The equal night and day split between the northern and southern hemispheres isn't distributed evenly across all parts of the world. Though every region gets approximately 12 hours of sunlight the day of the vernal equinox, some places get a little more (the day is 12 hours and 15 minute in Fairbanks, Alaska), and some get less (it's 12 hours and 6 minutes in Miami).

4. The name means Equal Night.

The word equinox literally translates to equal ("equi") and night ("nox") in Latin. The term vernal means "new and fresh," and comes from the Latin word vernus for "of spring."

5. The 2019 spring equinox coincides with a supermoon.

On March 20, the day the Sun lines up with equator, the Moon will reach the closest point to Earth in its orbit. The Moon will also be full, making it the third supermoon of 2019. A full moon last coincided with the first day of spring on March 20, 1981, and it the two events won't occur within 24 hours of each other again until 2030.

A Full Pink Moon Is Coming in April

Ana Luisa Santo, Flickr // CC BY-ND 2.0
Ana Luisa Santo, Flickr // CC BY-ND 2.0

Mark your calendars for Friday, April 19 and get ready to snap some blurry pictures of the sky on your way to work. A full pink moon will appear early that morning, according to a calendar published by The Old Farmer's Almanac.

Considering that the full moon cycle is completed every 29.5 days, the April full moon will be the fourth full moon of 2019. Despite its name, the surface of the moon doesn't actually appear rosy. The name refers to the wild ground phlox, a type of pink wildflower, that tends to sprout in the U.S. and Canada around this time of year. It's also sometimes called an egg moon, fish moon, or sprouting grass moon.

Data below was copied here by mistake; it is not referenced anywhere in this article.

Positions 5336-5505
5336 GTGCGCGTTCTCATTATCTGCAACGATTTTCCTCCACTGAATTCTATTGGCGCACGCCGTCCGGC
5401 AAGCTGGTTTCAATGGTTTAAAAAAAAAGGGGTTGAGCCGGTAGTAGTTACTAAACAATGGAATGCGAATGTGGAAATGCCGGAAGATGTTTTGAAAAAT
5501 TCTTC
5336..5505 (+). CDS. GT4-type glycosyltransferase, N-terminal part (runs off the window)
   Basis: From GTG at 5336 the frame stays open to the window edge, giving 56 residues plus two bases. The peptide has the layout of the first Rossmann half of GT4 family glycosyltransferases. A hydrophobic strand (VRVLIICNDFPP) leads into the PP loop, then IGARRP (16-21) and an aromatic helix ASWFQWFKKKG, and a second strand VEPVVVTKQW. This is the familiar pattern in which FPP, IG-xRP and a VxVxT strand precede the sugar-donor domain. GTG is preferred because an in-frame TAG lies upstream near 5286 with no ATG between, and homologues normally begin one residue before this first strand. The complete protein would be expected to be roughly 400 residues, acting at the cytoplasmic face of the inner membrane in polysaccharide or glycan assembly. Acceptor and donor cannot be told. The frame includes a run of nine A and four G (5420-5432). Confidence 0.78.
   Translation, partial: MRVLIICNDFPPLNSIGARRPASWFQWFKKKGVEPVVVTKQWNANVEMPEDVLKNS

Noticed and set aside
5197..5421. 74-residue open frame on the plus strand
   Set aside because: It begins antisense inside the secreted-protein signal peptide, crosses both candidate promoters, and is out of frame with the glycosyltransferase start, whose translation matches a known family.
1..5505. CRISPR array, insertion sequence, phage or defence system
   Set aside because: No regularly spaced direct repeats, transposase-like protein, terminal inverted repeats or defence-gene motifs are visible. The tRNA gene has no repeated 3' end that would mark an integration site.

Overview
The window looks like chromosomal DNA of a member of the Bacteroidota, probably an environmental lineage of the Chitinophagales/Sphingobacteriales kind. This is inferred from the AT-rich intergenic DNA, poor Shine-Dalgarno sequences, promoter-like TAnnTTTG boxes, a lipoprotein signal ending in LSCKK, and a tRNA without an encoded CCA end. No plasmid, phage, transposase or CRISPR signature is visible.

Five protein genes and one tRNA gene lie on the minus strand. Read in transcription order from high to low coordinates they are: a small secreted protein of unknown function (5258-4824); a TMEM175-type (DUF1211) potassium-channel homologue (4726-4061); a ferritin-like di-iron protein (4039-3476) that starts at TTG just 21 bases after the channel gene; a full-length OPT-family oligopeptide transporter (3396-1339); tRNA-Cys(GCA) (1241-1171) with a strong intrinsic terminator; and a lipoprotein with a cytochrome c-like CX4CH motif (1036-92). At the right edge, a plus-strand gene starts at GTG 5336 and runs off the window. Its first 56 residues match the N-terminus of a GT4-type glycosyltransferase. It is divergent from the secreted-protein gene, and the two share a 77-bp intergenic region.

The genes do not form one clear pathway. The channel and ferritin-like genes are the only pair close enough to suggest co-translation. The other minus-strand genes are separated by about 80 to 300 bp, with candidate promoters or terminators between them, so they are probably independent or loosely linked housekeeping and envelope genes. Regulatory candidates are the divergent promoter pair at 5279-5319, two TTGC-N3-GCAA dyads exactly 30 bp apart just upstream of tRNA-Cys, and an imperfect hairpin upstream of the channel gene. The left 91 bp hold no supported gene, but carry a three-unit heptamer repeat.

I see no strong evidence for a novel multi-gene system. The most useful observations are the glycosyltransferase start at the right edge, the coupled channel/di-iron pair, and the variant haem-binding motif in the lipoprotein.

What does the Full Pink Moon mean?

The April full moon might be a bit of a misnomer, but it still plays a pretty important role in the Christian tradition. The date on which the full pink moon appears has historically been used to determine when Easter will be observed. The holiday always falls on the Sunday following the first full moon that appears after the spring equinox. However, if the full moon falls on a Sunday, Easter will be held the following Sunday.

This rule dates back to 325 C.E., when a group of Christian churches called the First Council of Nicaea decided that the light of the full moon would help guide religious pilgrims as they traveled ahead of the holiday. Since the full moon will be visible on April 19 this year, Easter will be held on April 21.

When to see the full pink moon

The best time to view this April full moon is around 4:12 a.m. on the West Coast and 7:12 a.m. on the East Coast. The exact time will vary depending on your location. For a more specific estimate, head to the Almanac's website and type in your city and state or ZIP code.

If you happen to miss this spectacle because you're enjoying a full night’s sleep, don't fret too much. A full flower moon will be arriving in May.